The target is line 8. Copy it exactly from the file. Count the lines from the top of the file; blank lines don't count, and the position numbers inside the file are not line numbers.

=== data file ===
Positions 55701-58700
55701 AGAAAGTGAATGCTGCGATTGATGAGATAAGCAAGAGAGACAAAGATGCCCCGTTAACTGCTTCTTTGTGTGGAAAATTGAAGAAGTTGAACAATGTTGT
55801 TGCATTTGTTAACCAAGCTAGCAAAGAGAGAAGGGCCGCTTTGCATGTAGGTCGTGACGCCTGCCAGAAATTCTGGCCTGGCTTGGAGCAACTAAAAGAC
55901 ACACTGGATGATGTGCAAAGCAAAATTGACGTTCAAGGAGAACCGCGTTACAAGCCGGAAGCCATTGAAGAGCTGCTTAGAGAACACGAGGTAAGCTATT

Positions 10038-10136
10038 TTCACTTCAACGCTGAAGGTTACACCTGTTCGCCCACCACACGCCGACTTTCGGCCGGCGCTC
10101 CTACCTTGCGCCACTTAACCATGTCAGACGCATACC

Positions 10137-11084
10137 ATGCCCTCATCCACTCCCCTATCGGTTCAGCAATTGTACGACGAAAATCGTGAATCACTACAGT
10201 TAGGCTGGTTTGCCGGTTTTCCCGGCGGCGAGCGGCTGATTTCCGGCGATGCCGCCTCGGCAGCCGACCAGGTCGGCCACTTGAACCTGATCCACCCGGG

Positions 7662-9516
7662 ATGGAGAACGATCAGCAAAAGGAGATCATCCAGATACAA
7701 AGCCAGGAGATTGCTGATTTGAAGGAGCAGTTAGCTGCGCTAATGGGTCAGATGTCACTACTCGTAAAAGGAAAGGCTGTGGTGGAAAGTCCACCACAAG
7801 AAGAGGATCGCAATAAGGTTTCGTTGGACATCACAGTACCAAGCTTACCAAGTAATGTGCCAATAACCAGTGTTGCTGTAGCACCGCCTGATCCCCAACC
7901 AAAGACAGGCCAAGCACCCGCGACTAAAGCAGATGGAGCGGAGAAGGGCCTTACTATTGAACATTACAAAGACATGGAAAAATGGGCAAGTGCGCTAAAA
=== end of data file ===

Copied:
Positions 10137-11084